Dear Mom,

Go ahead and grab the tissues. Because even though this family of ours has always been voted Most Likely to Cry at the First Sign of a Sentimental Moment, we’ve broken even our own records in these past several weeks, and we might as well not bother holding back now.

It’s hard to pull strong words from a fragile heart, but I’ll find them, because there’s no better time than Mother’s Day to let you know I couldn’t help but notice a few things.

I’ve noticed it’s tough to be the mom of a first-born who is about to graduate and leave for college, and tough knowing this is going to change my life and the life of this family forever. But, I bet it was way harder when you were where I am, going to nursing school my senior year (and graduating at the top of your class) so you could help me get to college.

And I couldn’t help but notice how, when my kids came along, you accepted your title of “Grammy” with complete delight, and have lived up to the endearing term in every sense. You have taken seriously your role in influencing all your grandchildren in all the best things, from living true Christianity, to cooking your famous potato salad, to showing them that there’s plenty of fun to be had in life if you’re not too uptight to enjoy it.

And I’ve also noticed how there aren’t many people who can say they have always had a great relationship with their parents. But I can,because of you and Dad. It’s a rare blessing, and I’m very thankful for it.

And, Mom, that day, years ago, when we first learned of Dad’s cancer, when you said, “It’s time to live what we’ve always said we believed,” I noticed you’ve done just that. When tragedy strikes, kids will automatically look to their parents to see how to react, and follow their lead. That’s what we’ve done for all these years now, and you and Dad have always trusted God and never wavered. We’ve noticed.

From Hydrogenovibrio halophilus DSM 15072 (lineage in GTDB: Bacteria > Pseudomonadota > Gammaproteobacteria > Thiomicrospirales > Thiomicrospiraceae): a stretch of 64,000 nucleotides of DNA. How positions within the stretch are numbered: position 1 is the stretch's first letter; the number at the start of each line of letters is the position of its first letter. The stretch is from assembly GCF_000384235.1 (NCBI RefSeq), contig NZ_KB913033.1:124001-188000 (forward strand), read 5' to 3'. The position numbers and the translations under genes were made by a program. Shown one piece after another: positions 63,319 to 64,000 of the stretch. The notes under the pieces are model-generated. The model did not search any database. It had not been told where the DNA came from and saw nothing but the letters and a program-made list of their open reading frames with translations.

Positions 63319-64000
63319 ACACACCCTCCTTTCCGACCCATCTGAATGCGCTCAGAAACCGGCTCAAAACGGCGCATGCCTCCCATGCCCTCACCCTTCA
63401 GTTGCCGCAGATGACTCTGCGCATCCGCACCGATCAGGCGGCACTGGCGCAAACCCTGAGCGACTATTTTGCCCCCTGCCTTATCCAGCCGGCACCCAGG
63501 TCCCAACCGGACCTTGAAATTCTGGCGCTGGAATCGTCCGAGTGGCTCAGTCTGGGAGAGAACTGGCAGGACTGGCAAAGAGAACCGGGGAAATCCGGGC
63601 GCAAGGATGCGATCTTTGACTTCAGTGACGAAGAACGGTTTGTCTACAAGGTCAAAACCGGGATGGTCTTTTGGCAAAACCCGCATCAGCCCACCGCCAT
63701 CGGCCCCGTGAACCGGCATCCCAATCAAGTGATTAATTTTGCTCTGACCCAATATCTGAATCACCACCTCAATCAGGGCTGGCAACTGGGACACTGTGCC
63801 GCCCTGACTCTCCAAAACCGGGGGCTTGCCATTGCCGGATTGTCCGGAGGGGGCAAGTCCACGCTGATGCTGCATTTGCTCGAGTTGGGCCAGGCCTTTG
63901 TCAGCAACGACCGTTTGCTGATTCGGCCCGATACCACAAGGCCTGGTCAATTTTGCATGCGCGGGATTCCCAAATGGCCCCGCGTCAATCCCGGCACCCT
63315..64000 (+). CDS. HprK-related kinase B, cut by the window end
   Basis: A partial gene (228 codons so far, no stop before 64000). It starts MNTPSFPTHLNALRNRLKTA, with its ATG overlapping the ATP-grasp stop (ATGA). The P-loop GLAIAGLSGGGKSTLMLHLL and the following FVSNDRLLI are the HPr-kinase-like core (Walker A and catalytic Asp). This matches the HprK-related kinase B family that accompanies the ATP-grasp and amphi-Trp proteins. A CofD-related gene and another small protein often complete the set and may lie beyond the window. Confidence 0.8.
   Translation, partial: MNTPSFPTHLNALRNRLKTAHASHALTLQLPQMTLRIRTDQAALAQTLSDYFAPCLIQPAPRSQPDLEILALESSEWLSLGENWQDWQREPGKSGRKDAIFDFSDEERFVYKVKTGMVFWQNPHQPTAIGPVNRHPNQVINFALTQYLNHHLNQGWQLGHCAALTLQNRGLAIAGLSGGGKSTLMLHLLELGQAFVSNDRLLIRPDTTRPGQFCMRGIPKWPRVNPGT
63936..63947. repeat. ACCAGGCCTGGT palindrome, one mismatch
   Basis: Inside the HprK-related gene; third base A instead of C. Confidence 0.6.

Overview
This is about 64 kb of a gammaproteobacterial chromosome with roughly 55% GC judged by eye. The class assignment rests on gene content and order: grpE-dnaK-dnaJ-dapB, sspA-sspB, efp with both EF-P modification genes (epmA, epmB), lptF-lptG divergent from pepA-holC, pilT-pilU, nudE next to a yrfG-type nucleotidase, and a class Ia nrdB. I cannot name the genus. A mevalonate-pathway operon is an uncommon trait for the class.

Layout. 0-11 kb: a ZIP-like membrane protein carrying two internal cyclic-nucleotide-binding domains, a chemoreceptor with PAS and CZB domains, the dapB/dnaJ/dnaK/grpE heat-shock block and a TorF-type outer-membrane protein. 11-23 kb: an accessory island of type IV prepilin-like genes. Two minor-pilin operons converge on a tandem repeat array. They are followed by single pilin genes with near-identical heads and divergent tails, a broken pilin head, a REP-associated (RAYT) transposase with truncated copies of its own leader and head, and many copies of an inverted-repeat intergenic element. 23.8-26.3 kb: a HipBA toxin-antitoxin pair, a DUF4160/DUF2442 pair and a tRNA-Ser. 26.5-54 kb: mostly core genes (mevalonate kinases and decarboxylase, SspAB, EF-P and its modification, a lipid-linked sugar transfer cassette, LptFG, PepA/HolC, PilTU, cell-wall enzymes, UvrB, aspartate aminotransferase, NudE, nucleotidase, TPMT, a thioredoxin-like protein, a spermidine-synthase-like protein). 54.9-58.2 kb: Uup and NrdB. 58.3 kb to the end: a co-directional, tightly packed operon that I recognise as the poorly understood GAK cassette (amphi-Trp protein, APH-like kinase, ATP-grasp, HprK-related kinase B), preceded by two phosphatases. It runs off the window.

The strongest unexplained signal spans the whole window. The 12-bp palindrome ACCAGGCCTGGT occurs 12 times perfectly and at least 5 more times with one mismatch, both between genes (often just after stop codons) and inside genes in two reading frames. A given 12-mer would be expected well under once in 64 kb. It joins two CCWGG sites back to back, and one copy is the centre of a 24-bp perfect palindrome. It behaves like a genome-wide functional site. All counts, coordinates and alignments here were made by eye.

And for my whole life, I’ve noticed that you’ve been an up-close and personal example of what a devoted wife looks like. You had no idea, when you walked out of the church for the first time as husband and wife, what your life would hold, but you meant what you vowed. You made Dad your calling, and taking care of him became your biggest ministry, allowing him to be the person he was to so many. We all noticed.

I remember Dad teaching so many times that the best thing that parents can do for their children is love each other. You demonstrated that for your whole marriage, especially during the 12 years of Dad’s illness, but never like these past months. Experiencing that gift of having you and Dad with us, in our house every day, gave me insight that will never leave me. The tears, sleepless nights, physical exhaustion, emotional turmoil, and total devotion: I noticed. And I also noticed how Dad, who told us all our lives how much he loved you and wrote youhundreds of letters through the years, made sure hegave you a Valentine this year, though hecould barely see to sign his name. I still marvel at the faith it took to let go of your best friend of over 42 years.

And as I’ve watched you continue to help us while you try to face your new life, the biggest thing I’ve noticed is that you, even at your weakest point, are the strongest person I have ever known. I have witnessed in you what God can do with someone who trusts Him completely. You are overcoming your hardest obstacles as you receive and display God’s grace on your life, just like Dad always did. And as Dad said in his own words, “God is faithful. He will enable. He issovereign. His timing is always right.”

I almost wrote this out as a private letter only to you, but I want people to know who you are and all you mean to us in this family. Your example is a shining light, which shines even brighter in the dark days. And I just couldn’t help but notice.

I love you, Mom. Happy Mother’s Day!